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Path to Purpose: What’s Your Organization’s Rallying Cry?

By 3p Contributor

Establishing and operating from an anchor of a “living purpose” creates a distinct competitive advantage for companies and a mechanism to engage your stakeholders. For example, customers who are aligned with a company’s brand values deliver twice the share of wallet (47%) as customers who aren’t aligned with that same brand (23%) .

Articulating an inspiring, overarching purpose statement is an important first step in helping your purpose take hold. While it’s not enough on its own, it can be the connective tissue or jumping off point to clarify and integrate your organization’s values, cultural norms, and long-term strategy.

A stated purpose is a means to demonstrate your commitment to long-term value as well as short-term results. It ignites the passion in your people and engages your top talent, so they stay, grow, and thrive with you. And it can lead to innovations that will help you stay competitive in a rapidly changing marketplace.

Some companies choose to encompass purpose in their mission statements, others in their vision statements. What’s important is that you get at “the essence” of who you are and why you do what you do. BCG’s BrightHouse says: Mission is your what. Vision is your where. Purpose is your why.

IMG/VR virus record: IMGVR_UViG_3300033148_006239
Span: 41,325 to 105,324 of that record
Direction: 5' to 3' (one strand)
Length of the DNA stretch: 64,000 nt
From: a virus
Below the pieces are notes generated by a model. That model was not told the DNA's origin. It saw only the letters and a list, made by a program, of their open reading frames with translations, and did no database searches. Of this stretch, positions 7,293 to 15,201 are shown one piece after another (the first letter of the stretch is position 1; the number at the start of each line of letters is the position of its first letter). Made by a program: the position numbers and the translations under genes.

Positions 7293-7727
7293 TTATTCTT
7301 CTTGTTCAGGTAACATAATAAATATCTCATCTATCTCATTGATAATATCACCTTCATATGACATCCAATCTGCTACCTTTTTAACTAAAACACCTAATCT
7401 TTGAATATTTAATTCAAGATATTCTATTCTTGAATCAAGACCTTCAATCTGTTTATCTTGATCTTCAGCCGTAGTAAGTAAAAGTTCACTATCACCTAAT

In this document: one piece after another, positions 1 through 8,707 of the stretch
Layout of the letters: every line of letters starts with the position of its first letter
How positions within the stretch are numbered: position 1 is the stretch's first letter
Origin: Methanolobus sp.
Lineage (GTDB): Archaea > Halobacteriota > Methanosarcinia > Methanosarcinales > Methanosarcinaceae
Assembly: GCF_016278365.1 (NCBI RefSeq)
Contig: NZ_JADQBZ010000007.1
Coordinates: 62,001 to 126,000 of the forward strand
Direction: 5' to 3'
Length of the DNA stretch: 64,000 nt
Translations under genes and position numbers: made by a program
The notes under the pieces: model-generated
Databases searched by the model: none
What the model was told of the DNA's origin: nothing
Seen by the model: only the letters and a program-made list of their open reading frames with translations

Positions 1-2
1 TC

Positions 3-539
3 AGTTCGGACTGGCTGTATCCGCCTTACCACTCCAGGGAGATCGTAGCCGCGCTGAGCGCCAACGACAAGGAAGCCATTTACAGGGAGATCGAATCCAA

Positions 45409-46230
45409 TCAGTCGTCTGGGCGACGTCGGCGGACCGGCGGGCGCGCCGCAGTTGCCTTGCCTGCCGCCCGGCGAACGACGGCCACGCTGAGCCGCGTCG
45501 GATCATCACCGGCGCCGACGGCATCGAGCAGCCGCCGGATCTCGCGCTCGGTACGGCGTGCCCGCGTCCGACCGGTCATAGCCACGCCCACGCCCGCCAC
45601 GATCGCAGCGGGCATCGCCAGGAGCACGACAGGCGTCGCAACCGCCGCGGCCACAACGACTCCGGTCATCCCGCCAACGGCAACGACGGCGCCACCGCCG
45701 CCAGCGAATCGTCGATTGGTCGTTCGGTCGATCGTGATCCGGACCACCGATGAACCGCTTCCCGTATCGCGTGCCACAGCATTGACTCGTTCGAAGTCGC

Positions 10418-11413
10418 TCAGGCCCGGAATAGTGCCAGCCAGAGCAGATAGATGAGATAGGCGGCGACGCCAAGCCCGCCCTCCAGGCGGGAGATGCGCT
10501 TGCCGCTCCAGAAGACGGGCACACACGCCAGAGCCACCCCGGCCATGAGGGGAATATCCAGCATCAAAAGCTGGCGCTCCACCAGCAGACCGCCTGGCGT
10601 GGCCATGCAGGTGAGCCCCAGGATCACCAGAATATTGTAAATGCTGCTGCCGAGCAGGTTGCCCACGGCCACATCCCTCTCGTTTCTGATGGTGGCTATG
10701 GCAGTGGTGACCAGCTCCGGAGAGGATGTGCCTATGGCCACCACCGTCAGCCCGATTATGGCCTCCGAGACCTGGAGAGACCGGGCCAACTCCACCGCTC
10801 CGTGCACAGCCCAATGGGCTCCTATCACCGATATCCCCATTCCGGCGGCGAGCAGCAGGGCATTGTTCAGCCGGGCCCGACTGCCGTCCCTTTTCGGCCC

Based on my work with CEOs and senior teams, here are five steps to help organizations through the process, including questions to reflect on along the way.

1) Start External

You won’t get there by working with your senior team alone. Capture the power of your company’s narrative as experienced through the eyes of your stakeholders. Customers, employees, and suppliers will all offer important insights on the distinct value you bring.

List the people and the groups that matter to you and to your business. Determine who matters most to you and then find out what matters most to them.

Three Questions:

  •        What do our customers value about our organization?

  •        How would our employees describe working at our company?

  •        How would our partners describe our company to others?

2) Look Inside Yourself

To be a steward for your company you first must become conscious of your own purpose. This phase of the process is introspective. It’s about finding the connections between your head and heart that will then connect to the purpose of the business. Examine what is most important to you and your senior team. Discuss each of your own personal narratives and the legacy you hope you’re building. Reflect on how you want to shape your future path.

An inspirational company purpose is always linked to a leader’s overall ambition of who they want to be as a person and how they hope to be remembered in the future.

Three Questions:

  •        What am I passionate about that I want to leave as my legacy as a leader?

  •        Why am I in this business, and what am I trying to build?

  •        What people do I deeply admire and why? How would I describe their purpose?

3) Find Your Noble Cause